While Mon Beau Paris isn't the first company to offer street art tours of the French capital, what I found intriguing when they invited me to join one of their tours is that Mon Beau Paris provides their guests with Polaroid cameras to immortalize their favorite street art on film.

Jef Aérosol's "Chut!" ("Hush!") by the Centre Pompidou is a
reminder to listen to the sounds around you.

"This tour is never the same," explained our guide, "because street art is constantly changing." While Aurélie, who is an official licensed guide with a background in art history, told us about the history of street art and defined some important terms, like graffiti and tagging, other members of the Mon Beau Paris team distributed Polaroid cameras and much appreciated bottles of water to quench our thirst on a hot Parisian day.

Strolling along the familiar streets of the Marais, I found myself looking up, down and all around as Aurélie taught us to distinguish between works by Jef Aérosol, Le Diamantaire and M. Chat. The neighborhood took on a new dimension as we scanned the walls for stickers or words. While some artists use urban spaces to provoke thought or make statements about socially relevant themes, others view street art as a way to share their creations freely with the world.

The Polaroid cameras are a brilliant addition to the tour because they provide an innovative way for visitors to interact with street art and create entirely new pieces of art. I'm so pleased with my Polaroid photos that I'm planning to make a framed collage with them. It will be a uniquely different souvenir of a fun afternoon in Paris.

Mon Beau Paris
34 rue de Cléry
75006 PARIS

Mon Beau Paris currently has a 5/5 rating on Trip Advisor.

Tip: After juggling two cameras and my iPhone during the tour, I would suggest leaving your regular camera at home. If you want to take digital photos of the street art, you can always retrace your steps at a later time. Be sure to wear comfortable shoes and clothing.  

iPhone photos taken during Le Marais Street Art Polaroid Tour with Mon Beau Paris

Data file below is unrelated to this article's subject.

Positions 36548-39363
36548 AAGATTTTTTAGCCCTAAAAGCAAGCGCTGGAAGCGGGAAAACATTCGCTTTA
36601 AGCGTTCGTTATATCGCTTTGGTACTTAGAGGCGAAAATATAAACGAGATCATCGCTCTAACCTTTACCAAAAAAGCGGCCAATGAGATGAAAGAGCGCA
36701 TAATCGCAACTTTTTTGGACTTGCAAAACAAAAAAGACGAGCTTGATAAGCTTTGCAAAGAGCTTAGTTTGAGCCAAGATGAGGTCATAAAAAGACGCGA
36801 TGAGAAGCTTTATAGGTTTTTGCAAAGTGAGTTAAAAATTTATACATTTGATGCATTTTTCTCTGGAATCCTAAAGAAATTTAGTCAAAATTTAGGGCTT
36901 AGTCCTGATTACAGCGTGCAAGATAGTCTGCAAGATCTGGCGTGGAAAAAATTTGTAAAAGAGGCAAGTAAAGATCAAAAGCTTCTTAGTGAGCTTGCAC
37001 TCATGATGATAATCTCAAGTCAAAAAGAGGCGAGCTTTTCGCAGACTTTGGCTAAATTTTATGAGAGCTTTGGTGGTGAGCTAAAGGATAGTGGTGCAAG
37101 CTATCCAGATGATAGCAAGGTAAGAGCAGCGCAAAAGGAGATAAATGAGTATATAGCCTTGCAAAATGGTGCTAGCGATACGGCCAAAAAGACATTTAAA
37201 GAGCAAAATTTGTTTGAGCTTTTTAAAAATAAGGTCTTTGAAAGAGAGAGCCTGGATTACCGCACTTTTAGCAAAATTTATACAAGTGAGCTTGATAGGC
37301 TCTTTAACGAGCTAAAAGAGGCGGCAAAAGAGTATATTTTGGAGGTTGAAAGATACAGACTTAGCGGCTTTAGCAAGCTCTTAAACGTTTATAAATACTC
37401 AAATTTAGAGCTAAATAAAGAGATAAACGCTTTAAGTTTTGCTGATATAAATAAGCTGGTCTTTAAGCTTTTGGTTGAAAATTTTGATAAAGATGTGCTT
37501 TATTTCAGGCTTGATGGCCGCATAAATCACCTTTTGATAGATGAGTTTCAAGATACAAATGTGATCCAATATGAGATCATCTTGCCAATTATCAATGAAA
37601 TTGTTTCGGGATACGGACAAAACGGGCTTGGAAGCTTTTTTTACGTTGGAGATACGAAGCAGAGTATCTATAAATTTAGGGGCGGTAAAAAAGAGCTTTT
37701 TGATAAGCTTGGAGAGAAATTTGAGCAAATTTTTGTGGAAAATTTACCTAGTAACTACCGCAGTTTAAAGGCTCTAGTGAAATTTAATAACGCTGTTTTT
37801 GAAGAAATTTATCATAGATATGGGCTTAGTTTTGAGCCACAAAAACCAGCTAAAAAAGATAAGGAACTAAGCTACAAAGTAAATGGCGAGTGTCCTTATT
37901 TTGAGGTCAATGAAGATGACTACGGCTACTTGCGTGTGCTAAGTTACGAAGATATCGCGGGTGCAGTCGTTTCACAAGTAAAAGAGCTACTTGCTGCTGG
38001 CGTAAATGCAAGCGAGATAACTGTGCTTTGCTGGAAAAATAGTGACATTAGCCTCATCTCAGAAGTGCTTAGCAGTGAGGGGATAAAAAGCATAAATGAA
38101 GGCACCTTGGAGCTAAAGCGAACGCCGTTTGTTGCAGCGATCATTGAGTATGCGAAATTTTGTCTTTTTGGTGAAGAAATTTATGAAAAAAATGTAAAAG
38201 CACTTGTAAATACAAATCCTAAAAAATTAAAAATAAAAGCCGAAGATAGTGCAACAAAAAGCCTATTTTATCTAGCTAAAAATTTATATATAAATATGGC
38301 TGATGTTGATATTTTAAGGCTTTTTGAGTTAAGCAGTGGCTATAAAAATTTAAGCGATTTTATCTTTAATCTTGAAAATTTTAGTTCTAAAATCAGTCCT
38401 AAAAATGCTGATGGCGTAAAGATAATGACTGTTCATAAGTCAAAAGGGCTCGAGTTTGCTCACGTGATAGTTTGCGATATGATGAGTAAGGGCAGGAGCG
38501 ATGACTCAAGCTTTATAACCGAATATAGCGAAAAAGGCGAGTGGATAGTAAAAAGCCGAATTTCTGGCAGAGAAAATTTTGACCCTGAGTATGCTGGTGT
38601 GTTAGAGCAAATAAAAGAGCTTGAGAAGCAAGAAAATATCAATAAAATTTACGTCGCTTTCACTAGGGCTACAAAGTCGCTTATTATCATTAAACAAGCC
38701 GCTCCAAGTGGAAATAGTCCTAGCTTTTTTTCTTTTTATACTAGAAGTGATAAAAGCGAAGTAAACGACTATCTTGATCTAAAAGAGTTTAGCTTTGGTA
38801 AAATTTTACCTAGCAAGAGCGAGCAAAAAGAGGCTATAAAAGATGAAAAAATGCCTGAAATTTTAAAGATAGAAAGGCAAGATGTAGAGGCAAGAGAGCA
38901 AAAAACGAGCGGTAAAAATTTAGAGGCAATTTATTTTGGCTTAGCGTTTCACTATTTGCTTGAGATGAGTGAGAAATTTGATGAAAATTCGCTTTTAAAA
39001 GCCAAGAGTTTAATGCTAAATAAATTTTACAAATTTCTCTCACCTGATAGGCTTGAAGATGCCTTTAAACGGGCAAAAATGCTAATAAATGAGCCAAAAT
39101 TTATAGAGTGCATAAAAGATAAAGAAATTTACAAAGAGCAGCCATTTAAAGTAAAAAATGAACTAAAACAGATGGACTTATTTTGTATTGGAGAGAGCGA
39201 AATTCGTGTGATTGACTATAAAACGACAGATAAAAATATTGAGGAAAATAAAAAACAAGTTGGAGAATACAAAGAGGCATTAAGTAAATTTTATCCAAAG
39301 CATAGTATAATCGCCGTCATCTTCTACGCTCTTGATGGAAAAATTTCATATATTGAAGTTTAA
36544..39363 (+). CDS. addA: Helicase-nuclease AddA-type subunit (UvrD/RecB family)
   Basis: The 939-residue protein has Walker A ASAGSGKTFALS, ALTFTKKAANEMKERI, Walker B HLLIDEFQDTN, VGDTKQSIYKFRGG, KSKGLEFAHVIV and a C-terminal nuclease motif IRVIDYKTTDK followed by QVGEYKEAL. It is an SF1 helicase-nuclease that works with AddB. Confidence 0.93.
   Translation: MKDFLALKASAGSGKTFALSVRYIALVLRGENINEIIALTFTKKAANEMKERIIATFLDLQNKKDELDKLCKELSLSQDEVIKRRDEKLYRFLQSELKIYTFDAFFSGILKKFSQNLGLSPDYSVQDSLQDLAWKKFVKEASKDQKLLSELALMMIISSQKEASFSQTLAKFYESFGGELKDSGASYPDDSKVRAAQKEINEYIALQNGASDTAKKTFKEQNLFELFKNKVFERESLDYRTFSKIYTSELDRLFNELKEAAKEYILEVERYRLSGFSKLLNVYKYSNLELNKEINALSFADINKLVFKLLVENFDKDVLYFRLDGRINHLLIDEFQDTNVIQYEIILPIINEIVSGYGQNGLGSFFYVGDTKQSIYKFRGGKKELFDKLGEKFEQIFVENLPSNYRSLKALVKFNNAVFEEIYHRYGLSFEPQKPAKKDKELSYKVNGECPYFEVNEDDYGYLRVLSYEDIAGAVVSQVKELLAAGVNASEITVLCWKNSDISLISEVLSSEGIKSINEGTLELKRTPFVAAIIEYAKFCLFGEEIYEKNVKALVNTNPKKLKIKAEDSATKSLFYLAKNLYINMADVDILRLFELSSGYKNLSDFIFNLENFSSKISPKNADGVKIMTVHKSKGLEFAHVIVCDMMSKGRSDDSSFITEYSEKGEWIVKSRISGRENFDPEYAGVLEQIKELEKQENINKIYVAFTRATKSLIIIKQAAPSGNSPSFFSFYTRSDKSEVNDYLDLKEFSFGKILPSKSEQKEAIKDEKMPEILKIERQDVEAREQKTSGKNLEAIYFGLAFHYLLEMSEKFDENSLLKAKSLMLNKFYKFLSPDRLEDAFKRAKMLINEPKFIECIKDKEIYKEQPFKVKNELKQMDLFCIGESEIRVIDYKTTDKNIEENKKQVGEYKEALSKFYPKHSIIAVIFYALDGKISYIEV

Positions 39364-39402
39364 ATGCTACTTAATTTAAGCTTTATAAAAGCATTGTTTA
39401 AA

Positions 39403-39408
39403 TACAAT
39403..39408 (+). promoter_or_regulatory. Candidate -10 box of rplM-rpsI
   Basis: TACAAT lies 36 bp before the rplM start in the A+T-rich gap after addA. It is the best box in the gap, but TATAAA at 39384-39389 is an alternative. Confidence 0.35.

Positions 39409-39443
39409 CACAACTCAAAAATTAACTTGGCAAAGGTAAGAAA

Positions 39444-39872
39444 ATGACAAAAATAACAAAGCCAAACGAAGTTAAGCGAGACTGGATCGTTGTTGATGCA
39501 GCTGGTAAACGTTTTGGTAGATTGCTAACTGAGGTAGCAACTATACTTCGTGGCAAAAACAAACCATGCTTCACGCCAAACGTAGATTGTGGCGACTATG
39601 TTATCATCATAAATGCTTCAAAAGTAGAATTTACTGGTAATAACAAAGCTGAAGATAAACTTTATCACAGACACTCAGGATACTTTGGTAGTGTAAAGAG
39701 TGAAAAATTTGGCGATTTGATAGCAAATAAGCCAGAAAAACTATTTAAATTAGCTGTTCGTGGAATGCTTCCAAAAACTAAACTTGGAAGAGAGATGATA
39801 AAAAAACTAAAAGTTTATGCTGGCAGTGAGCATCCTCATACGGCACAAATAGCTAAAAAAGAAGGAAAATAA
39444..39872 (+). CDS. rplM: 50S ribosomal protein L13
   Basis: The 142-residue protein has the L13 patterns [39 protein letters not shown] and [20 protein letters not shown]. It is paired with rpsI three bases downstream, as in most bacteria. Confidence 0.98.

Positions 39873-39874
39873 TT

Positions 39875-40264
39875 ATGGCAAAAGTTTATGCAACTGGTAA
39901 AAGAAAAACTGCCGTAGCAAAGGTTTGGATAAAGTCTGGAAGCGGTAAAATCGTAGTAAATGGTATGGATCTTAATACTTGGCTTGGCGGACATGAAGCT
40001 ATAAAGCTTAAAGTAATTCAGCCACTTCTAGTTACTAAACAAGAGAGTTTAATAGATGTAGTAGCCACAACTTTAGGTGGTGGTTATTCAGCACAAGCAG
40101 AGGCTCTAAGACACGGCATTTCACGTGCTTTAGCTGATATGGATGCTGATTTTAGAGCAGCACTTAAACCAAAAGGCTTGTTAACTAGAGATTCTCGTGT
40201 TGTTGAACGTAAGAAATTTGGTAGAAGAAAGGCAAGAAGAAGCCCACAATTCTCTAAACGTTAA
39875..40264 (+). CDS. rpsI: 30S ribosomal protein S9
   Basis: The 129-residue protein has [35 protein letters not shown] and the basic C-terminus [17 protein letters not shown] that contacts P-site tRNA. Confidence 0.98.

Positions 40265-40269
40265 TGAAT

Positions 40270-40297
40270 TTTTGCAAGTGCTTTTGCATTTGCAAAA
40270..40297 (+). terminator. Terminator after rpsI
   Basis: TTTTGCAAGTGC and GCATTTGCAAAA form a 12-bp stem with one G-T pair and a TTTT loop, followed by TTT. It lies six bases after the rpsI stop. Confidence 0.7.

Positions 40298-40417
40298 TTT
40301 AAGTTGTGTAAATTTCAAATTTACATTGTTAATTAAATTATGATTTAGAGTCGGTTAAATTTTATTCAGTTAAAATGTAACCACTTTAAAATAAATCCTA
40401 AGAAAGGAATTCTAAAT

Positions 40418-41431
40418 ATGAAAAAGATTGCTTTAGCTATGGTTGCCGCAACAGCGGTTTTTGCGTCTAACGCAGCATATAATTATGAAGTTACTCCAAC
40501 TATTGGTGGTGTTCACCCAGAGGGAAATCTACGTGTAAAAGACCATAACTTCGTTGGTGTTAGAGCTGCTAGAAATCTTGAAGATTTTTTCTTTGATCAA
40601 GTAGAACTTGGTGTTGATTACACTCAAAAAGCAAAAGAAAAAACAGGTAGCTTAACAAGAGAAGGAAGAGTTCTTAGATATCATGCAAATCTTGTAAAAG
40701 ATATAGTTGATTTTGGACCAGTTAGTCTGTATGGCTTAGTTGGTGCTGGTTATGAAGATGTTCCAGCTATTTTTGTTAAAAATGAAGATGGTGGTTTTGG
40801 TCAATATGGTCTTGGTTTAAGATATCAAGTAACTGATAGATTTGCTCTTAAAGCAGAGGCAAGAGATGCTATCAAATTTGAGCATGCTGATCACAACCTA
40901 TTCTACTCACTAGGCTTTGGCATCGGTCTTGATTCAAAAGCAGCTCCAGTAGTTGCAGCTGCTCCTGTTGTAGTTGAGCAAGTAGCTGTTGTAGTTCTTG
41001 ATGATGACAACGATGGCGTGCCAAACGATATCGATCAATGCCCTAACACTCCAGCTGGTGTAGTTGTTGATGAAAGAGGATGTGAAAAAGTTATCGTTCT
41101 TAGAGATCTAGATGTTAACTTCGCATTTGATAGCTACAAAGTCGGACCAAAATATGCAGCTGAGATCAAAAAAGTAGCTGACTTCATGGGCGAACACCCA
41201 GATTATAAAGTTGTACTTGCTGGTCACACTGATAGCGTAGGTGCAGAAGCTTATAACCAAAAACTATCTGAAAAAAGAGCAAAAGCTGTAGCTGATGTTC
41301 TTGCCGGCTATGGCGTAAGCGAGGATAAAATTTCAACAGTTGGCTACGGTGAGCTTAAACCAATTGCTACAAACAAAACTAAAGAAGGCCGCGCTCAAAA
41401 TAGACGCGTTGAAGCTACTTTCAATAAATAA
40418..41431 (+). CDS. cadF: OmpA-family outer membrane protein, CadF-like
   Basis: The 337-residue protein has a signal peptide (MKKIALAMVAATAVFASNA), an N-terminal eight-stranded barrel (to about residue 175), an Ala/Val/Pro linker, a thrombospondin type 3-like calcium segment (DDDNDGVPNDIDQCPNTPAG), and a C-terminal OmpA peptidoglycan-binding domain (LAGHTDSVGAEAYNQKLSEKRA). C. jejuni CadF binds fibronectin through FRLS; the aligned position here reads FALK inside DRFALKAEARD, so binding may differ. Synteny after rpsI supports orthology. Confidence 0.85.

Saturday, July 11, 2015

Climb to the top of the towers of Notre Dame Cathedral for one of the best views of Paris!

Stryga, the most famous of the chimera at Notre Dame Cathedral, observing the ever-changing city.

Like Stryga, the most famous of the chimera at Notre Dame Cathedral, I was frozen in place while I gazed at the cityscape of Paris yesterday evening. Tourists with backpacks jostled behind me as I turned my head slowly from Sacré-Cœur Basilica perched high on a bluff to the golden dome of Les Invalides in the distance. The muted sounds of street performers and boats on the river Seine heightened my sense of detachment from the crowd below. Not even the romantic couple with their arms around each other made me regret that Stéphane was on a train and I was there alone. For I wasn't really by myself. Fantastic birds, hybrid beasts and mythical monsters entertained me while I waited for sunset to mark the end of another day.

Notre Dame Cathedral

More than four years, that's how long I had waited to climb the 387 steps to the top of the South Tower. With hindsight, it seems silly that I postponed seeing one of the most spectacular views of Paris for such a long time. I had been waiting until all of the conditions were perfect. When the late evening sunshine illuminated the facade of Notre Dame yesterday evening, I decided that it was finally time to make the ascent.

My heart sank when I turned the corner of the cathedral and saw the long line of other people who had exactly the same idea. Fortunately, I hung around long enough to learn that the wait wasn't expected to last more than 20 minutes. Reading "Towers of Notre-Dame", a brochure distributed to all the visitors standing in line, helped to pass the time.

Emmanuel, Notre Dame's largest bell

One of the unexpected bonuses was the opportunity to see Notre Dame's largest bell, which weighs more than 13 tons. Emmanuel's clapper alone weighs 500 kilos! The 17th century bell is only rung on major Catholic feast days, whereas four other bells in the north tower peal several times a day.

Reluctant to leave the top of the tower, I waited until the very last minute to begin my descent. That's when the evening star made it's appearance in the west.

This lucky Chimera at Notre Dame Cathedral has a view of the Seine and the Eiffel Tower!

On Friday and Saturday evenings in July and August, the Towers of Notre Dame are open until 11:00 pm. Last entrance is 45 minutes before closure.

From April 1 until September 30, the towers are open every day from 10:00 am to 6:30 pm. From October 1 to March 31, they're open from 10:00 am to 5:30 pm. The towers are closed on January 1, May 1 and December 25.

There are 387 steps (no elevator) to the top of the tower so it's best to be in good shape.

Paris, as seen from the top of the south tower of Notre Dame Cathedral